Sometimes, you have to know where to look. When looking for new music, the one thing that will always intrigue me, before I've heard a note, is the label a certain band put something out on. Captured Tracks has a reputation for releasing some of the finest pop music around, though it's often filtered through various genres.

They're on a hot streak as of late: the recent Soft Metals album was an improvement on a fine debut, and Blouse are on a similar quest to avoid a sophomore slump, and they have decided that a change is as good as a rest; what this means is that the synths and drum machines that characterised the lush, dreamy sound of their 2011 self-titled debut have been cast aside in favour of what band member/producer Jacob Portrait has called "instruments that don't plug into a wall." There's also a post-punk influence on the title track, strong basslines (courtesy of Patrick Adams), live drums and an effective economy of melody showing that Blouse have smartened up considerably.

The sense of haziness that was all over their self-titled album hasn't completely gone away, though - lead vocalist Charlie Hilton's voice is often treated, distorted, slightly muffled, giving the whole thing a good dose of the typical Blouse atmosphere. It's the sound of something old clashing with something daring and new, and it's a match made in heaven. Hilton may sound a little disinterested when her voice isn't given free reign on such tracks as 'Eyesight', but she comes through clear as a bell on '1000 Years' and the beautiful, semi-acoustic track 'Capote'; the latter is an album highlight, on which cello is pitted against ragged electric guitar, something which would be expected to sound messy and discordant, but it's sometimes hard to tell one from the other - they complement each other perfectly. Twin guitars are the driving force of 'In A Feeling Like This', a track which seems to sum up the band's new sound; they may be the same band we fell in love with, but something has definitely changed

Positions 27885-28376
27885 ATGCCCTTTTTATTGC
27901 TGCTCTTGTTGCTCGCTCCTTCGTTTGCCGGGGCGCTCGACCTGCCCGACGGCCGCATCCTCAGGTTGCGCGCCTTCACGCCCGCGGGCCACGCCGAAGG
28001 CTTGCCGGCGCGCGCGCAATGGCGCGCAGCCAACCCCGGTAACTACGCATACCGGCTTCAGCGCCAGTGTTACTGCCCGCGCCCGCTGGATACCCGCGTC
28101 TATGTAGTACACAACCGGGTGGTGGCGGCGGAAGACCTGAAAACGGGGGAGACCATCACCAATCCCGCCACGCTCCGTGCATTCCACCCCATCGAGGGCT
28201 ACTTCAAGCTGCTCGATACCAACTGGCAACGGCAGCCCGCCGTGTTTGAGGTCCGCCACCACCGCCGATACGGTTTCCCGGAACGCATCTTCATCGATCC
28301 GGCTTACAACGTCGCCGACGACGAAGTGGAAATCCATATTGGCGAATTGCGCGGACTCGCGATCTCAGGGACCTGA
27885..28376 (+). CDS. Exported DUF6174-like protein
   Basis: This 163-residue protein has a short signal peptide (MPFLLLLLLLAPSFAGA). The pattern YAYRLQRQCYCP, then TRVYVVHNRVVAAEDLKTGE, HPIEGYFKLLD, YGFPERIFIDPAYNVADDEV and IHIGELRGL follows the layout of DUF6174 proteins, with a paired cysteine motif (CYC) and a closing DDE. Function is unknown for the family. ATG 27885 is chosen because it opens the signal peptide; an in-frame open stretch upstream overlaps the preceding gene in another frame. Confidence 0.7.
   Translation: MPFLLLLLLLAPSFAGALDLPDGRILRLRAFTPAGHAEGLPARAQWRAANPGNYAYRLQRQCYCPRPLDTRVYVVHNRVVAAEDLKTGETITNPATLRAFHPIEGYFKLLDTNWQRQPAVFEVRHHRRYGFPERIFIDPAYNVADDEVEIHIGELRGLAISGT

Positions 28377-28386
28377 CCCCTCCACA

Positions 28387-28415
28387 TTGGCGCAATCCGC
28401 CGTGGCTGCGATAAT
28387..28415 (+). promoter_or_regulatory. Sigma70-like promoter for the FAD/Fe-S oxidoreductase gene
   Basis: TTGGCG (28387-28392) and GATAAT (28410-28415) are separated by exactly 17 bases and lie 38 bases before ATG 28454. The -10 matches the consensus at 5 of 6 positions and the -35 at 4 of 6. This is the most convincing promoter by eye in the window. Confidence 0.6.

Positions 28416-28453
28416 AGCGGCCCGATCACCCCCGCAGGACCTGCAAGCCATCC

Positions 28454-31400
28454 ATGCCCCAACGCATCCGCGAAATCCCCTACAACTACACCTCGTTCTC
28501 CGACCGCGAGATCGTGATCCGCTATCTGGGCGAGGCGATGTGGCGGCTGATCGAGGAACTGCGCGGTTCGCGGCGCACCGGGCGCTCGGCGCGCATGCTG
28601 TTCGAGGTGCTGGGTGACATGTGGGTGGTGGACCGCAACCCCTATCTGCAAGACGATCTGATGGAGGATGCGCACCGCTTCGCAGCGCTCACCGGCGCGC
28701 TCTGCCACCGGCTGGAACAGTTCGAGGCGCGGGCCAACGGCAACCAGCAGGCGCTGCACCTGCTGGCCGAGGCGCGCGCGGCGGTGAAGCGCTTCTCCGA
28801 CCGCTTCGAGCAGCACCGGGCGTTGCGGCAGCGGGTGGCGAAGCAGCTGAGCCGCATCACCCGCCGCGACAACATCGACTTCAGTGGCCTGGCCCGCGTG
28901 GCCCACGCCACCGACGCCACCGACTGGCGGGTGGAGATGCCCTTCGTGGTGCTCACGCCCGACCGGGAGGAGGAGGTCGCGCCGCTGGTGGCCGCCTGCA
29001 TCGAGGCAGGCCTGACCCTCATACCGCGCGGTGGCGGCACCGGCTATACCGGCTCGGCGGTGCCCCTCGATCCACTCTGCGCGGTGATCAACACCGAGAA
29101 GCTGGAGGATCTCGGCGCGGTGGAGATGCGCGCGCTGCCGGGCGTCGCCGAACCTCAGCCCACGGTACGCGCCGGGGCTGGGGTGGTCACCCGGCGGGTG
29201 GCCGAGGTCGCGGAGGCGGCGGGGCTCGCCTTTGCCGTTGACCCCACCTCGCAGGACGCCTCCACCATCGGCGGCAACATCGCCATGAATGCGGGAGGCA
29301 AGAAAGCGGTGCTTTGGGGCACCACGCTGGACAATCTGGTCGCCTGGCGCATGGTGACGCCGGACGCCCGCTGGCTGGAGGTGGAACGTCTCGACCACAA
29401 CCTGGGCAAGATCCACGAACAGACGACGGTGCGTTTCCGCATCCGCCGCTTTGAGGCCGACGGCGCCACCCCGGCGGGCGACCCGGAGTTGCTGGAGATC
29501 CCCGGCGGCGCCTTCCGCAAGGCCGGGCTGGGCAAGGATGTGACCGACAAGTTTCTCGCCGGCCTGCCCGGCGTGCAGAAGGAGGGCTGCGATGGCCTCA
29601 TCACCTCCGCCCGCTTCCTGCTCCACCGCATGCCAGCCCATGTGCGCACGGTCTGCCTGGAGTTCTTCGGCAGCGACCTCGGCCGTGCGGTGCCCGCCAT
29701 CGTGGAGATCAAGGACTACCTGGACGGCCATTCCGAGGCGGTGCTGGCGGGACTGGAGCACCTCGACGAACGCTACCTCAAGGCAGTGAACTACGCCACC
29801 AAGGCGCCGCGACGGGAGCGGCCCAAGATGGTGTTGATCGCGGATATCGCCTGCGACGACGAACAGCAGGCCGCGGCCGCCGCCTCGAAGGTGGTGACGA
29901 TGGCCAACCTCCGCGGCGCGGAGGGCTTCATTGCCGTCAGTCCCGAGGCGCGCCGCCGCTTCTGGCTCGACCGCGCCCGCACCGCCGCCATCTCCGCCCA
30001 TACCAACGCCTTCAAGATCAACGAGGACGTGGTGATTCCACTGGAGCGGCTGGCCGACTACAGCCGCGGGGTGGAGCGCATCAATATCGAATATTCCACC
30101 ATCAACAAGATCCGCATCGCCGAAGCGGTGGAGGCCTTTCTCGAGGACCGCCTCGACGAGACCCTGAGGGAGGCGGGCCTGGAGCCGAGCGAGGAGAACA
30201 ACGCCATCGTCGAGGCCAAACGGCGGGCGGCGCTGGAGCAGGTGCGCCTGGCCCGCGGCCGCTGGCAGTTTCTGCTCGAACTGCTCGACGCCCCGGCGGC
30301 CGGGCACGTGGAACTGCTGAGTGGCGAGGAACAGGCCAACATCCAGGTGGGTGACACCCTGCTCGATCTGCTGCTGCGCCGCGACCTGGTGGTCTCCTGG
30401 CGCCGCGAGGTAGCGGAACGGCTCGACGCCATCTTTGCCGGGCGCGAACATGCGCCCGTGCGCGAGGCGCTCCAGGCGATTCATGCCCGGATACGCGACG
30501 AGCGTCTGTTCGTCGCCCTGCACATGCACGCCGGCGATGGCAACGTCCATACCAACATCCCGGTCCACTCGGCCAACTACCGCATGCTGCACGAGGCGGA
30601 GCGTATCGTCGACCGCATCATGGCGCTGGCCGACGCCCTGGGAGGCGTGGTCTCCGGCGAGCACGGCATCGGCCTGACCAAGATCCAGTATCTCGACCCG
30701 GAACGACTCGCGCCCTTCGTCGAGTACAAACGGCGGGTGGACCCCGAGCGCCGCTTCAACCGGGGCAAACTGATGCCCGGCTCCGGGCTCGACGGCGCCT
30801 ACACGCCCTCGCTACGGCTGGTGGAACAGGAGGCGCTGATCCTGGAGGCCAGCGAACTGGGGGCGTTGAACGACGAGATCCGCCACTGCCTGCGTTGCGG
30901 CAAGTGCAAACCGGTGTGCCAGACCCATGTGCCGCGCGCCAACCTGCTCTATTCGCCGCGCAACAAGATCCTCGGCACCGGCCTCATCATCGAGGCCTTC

That album title is important. Imperium is the Latin for 'power to command' (roughly speaking), and the overhaul of their sound that has taken place under this banner is significant. This time around, they've gone for something more powerful, and this new-found strength manifests itself in unexpected ways. They're now getting away with things which they wouldn't even have dreamed of attempting two years ago: 'No Shelter' and 'Happy Days' break new ground for the band, showing that they're not just pushing things forward for the sake of progress; their debut suggested that they might one day become a force to be reckoned with, and Imperium confirms it.

There are plenty of different places that they could go from here - there are even krautrock vibes running through 'Trust Me', a song which ends the album on a sort of open-ended note, fading out and back in as it winds down, unsure of where it wants to go next, but enjoying the journey all the same. It sums up the band's current situation quite nicely: whatever their next album sounds like, it'll surely be interesting.